As the stabilisation and reform phase plays out the initial problems start to emerge. The problem is that the monetary policies that initially were stabilising soon becomes destabilising and here the distinction between “demand inflation” and “supply inflation” is key (See my discussion decomposion demand and supply inflation here). Often countries in Emerging Markets with underdeveloped financial markets will choose to fix their currency to more stable country’s currency – for example the US dollar or in the old days the D-mark – but a policy of inflation targeting has also in recent years been popular.

These policies often succeed in bringing nominal stability to begin with, but because the central bank directly or indirectly target headline inflation monetary policy is eased when positive supply shocks help curb inflationary pressures. What emerges is what Austrian economists has termed “relative inflation” – while headline inflation remains “under control” demand inflation (the inflation created by monetary policy) increases while supply inflation drops or even turn into supply deflation. This is a consequence of either a fixed exchange rate policy or an inflation targeting policy where headline inflation rather than demand inflation is targeted.

My view on relative inflation has to a very large extent been influenced by George Selgin’s work – see for example George’s excellent little book “Less than zero” for a discussion of relative inflation. I think, however, that I am slightly less concerned about the dangers of relative inflation than Selgin is and I would probably stress that relative inflation alone can not explain bubbles. It is a key ingredient in the formation of bubbles, but rarely the only ingredient.

Some – George Selgin for example (see here) – would argue that there was a significant rise in relatively inflation in the US prior to 2008. I am somewhat skeptical about this as I can not find it in my own decompostion of the inflation data and NGDP did not really increase above it’s 5-5.5% trend in the period just prior to 2008. However, a better candidate for rising relative inflation having played a role in the formation of a bubble in my view is the IT-bubble in the late 1990s that finally bursted in 2001, but I am even skeptical about this. For a good discussion of this see David Beckworth innovative Ph.D. dissertation from 2003.

There are, however, much more obvious candidates. While the I do not necessarily think US monetary policy was excessively loose in terms of the US economy it might have been too loose for everybody else and the dollar’s role as a international reserve currency might very well have exported loose monetary policy to other countries. That probably – combined with policy mistakes in Europe and easy Chinese monetary policy – lead to excessive loose monetary conditions globally which added to excessive risk taking globally (including in the US).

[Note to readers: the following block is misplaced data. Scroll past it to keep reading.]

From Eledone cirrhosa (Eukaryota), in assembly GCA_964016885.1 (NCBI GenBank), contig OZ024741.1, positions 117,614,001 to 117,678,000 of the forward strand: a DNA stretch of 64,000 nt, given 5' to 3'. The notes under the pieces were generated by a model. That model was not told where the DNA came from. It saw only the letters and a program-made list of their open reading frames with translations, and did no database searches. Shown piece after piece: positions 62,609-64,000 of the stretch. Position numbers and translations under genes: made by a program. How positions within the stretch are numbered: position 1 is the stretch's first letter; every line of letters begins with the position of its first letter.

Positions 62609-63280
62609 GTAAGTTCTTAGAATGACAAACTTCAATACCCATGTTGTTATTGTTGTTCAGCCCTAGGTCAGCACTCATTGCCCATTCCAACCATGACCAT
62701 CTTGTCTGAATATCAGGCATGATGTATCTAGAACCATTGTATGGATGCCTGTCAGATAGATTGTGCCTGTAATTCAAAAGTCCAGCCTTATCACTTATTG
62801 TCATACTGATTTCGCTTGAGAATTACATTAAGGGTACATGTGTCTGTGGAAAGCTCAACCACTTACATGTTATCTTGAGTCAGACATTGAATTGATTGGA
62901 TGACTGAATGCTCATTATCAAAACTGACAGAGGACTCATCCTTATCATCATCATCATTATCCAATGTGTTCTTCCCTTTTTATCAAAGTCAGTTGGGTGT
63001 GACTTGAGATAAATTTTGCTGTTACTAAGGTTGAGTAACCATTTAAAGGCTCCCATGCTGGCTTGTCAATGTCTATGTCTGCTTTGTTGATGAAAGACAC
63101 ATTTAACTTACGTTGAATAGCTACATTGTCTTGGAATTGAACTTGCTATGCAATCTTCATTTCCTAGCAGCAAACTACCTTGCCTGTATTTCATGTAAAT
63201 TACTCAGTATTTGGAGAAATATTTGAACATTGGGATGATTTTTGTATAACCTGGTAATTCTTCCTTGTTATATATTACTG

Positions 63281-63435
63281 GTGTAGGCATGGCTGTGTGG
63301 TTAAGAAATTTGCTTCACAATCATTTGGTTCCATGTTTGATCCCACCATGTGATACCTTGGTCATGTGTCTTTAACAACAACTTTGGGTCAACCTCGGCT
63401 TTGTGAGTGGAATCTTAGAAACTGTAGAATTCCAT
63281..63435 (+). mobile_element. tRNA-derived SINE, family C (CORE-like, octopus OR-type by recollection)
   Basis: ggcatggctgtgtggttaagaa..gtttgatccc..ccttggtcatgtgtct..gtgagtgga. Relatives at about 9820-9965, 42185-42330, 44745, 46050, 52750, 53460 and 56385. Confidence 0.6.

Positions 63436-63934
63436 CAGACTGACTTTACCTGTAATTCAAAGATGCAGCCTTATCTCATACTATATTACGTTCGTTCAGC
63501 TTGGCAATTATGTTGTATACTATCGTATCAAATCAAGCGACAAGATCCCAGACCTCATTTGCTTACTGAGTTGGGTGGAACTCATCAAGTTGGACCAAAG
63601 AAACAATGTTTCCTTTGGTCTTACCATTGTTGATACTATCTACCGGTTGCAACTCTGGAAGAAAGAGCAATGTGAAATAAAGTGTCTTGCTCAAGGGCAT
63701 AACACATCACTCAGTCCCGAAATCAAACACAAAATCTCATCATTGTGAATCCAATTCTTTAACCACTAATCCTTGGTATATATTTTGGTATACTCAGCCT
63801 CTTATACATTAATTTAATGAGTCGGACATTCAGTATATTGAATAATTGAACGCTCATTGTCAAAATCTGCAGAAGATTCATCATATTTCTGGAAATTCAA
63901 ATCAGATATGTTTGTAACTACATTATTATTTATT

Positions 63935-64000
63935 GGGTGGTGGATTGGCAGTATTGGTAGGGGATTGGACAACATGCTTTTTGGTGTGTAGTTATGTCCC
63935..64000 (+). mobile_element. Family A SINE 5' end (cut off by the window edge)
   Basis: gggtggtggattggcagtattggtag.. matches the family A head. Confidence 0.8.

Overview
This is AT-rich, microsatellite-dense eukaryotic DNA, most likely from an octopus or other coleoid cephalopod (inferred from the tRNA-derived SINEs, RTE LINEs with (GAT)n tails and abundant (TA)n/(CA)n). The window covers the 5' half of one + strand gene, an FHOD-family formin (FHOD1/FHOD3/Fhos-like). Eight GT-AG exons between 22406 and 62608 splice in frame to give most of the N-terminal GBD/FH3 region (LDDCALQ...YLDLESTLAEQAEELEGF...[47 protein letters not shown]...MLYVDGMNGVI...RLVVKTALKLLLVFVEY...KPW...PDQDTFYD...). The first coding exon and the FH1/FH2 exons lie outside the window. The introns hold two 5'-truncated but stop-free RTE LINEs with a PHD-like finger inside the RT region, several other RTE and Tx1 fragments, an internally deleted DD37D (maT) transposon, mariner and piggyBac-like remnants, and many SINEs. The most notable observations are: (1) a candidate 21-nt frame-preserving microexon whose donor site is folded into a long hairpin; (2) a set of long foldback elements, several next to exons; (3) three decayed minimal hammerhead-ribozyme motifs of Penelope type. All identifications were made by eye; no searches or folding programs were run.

The Latvian bubble – an illustration of the dangers of relative inflation

I have already mentioned the cases of Iceland and the Baltic States. These examples are pretty clear examples of excessive easy monetary conditions leading to boom-bust. The graph below shows my decompostion of Latvian inflation based on a Quasi-Real Price Index for Latvia.

It is very clear from the graph that Latvia demand inflation starts to pick up significantly around 2004, but headline inflation is to some extent contained by the fact that supply deflation becomes more and more clear. It is no coincidence that this happens around 2004 as that was the year Latvia joined the EU and opened its markets further to foreign competition and investments – the positive impact on the economy is visible in the form of supply deflation. However, due to Latvia’s fixed exchange rate policy the positive supply shock did not lead to a stronger currency, but rather to an increase in demand inflation. This undoubtedly was a clear reason for the extreme misallocation of capital and labour in the Latvian economy in 2005-8.

The fact that headline inflation was kept down by a positive supply shock probably help “confuse” investors and policy makers alike and it was only when the positive supply shock started to ease off in 2006-7 that investors got alarmed.

Hence, here a Selginian explanation for the boom-bust seems to be a lot more obvious than for the US.

The role of Moral Hazard – policy makers as “cheerleaders of the boom”

To me it is pretty clear that relative inflation will have to be at the centre of a monetary theory of bubbles. However, I don’t think that relative inflation alone can explain bubbles like the one we saw in the Latvia. A very important reason for this is the fact that it took so relatively long for investors to acknowledge that something wrong in the Latvian economy. Why did they not recognise it earlier? I think that moral hazard played a role. Investors full well understood that there was a serious problem with strongly rising demand inflation and misallocation of capital and labour, but at the same time it was clear that Latvia seemed to be on the direct track to euro adoption within a relatively few years (yes, that was the clear expectation in 2005-6). As a result investors bet that if something would go wrong then Latvia would probably be bailed out by the EU and/or the Nordic governments and this is in fact what happened. Hence, investors with rational expectations rightly expected a bailout of Latvia if the worst-case scenario played out.